Setting the Stage
The Conceptual Framework
- Cislaghi B.
- Heise L.
- 1.The role of power in decisions to adhere to (or not to adhere to) existing norms, and in identifying who benefits from retaining conventional norms, as central to understanding how norms develop and persist. Norms “compliance” and “deviance” are central components of social norms theory, yet the role of power has often been overlooked in the applications of social norms theory for health promotion. In the present framework, power is a central feature underlying and enforcing social norms, as well as behavior and health outcomes.
- 2.Gender norms (i.e., shared beliefs about the behaviors—and related roles and responsibilities—deemed appropriate for boys/men compared with girls/women) as essential to understanding gender dynamics and SRH outcomes. This subset of social norms defines appropriate rules of interaction, relationships, and roles at all levels of the socioecological framework. They help shape power relationships, which lead to different risks and opportunities for interventions seeking to improve SRH.
- 3.An emphasis on the multiple relationships between domains (individual, social, resources, and institutional). The intersections of these domains represent opportunities to disrupt, develop, or transform outcomes. In other words, multilevel approaches that target these intersecting opportunities may be able to leverage norm change for improved SRH outcomes.
- 4.Social norms at the center of the model because of their powerful influence on SRH outcomes. This demonstrates the pivotal role of norms while acknowledging that structural factors are fundamental in developing and maintaining power [], shaping gender and other social dynamics, and influencing health outcomes.
Applying Social Norms Theory to Improve Adolescent SRH
- Adolescence and the social determinants of health.Lancet. 2012; 379: 1641-1652
- What is normative in health communication research on norms? A review and recommendations for future scholarship.Health Commun. 2010; 25: 544-547
- What are social norms? How are they measured?.UNICEF/UCSD Center on Global Justice, New York2015
- Four avenues of normative influence: A research agenda for health promotion in low and mid-income countries.Health Psychol. 2018; 37: 562-573
- Women's demand for reproductive control: Understanding and addressing gender barriers.International Center for Research on Women, Washington, DC2012
- Gender socialization during adolescence in low- and middle-income countries: Conceptualization, influences and outcomes.UNICEF Office of Research-Innocenti, Florence, Italy2017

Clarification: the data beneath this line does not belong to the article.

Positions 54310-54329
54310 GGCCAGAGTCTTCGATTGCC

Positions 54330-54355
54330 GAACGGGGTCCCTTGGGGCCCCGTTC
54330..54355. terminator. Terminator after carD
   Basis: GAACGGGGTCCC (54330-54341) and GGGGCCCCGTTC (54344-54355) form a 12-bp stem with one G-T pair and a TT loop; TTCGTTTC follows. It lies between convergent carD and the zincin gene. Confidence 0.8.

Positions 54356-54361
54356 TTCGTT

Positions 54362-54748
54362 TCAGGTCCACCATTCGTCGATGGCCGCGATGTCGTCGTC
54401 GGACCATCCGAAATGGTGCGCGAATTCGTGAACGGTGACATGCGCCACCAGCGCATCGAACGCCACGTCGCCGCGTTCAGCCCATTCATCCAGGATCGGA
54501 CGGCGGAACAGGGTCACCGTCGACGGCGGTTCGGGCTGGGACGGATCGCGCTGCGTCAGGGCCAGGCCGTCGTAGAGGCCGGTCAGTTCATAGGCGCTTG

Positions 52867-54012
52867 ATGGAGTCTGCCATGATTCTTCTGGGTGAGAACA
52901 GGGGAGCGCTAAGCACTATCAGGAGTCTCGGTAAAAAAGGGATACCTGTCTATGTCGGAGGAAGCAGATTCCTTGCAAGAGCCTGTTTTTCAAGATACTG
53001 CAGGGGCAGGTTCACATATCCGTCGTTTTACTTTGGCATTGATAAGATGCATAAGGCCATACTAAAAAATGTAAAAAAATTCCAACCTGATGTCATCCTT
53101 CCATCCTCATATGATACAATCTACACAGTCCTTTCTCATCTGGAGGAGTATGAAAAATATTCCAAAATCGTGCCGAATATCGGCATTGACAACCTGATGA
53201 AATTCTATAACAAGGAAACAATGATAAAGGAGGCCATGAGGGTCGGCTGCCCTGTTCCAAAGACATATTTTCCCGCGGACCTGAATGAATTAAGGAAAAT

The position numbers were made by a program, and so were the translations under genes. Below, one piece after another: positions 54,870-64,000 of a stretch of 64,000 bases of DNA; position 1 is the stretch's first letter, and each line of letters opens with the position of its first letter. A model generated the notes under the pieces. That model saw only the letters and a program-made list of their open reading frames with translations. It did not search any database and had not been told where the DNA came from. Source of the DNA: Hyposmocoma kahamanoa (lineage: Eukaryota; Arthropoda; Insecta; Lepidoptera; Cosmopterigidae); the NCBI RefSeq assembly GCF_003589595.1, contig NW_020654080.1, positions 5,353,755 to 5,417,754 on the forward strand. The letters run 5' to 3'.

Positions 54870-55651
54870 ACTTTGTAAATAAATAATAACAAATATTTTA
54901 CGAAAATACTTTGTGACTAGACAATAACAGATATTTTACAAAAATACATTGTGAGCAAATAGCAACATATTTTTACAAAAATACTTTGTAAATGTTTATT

- White paper: A conceptual model of women and girls' empowerment.Royal Tropical Institute (KIT), Amsterdam, the Netherlands2017
- The theory of planned behaviors.Organ Behav Hum Decis Process. 1991; 50: 179-211
- The grammar of society: The nature and dynamics of social norms.Cambridge University Press, Cambridge, UK2006
- A focus theory of normative conduct: A theoretical refinement and reevaluation of the role of norms in human behavior.Adv Exp Soc Psychol. 1991; 24: 201-234
- A re-explication of social norms, ten years later.Commun Theor. 2015; 25: 393-409
- Processing gender: Lived experiences of reproducing and transforming gender norms over the life course of young people in northern Uganda.Cult Health Sex. 2018; 8: 1-17
- Using social norms theory for health promotion in low-income countries.Health Promot Int. 2018; https://doi.org/10.1093/heapro/day017
- Ecological models of human development.2nd ed. International Encyclopedia of Education. Vol. 3. Elsevier, Oxford, UK1994
- Social norms, gender norms and adolescent girls: A brief guide.Overseas Development Institute, London, UK2015
- Marching to a different drummer: A cross-cultural comparison of young adolescents who challenge gender norms.J Adolesc Health. 2017; 61: S48-S54
- Inequitable gender norms from early adolescence to young adulthood in Uganda: Tool validation and differences across age groups.J Adolesc Health. 2017; 60: S15-S21
Conflicts of interest: The authors report no potential, perceived, or real conflict of interest.
Disclaimer: The publication of this article was made possible by the support of the Bill & Melinda Gates Foundation. The opinions or views expressed in this article are those of the authors and do not necessarily reflect the views of the Bill & Melinda Gates Foundation.
User licenseCreative Commons Attribution (CC BY 4.0) |
- Read, print & download
- Redistribute or republish the final article
- Text & data mine
- Translate the article
- Reuse portions or extracts from the article in other works
- Sell or re-use for commercial purposes
Elsevier's open access license policy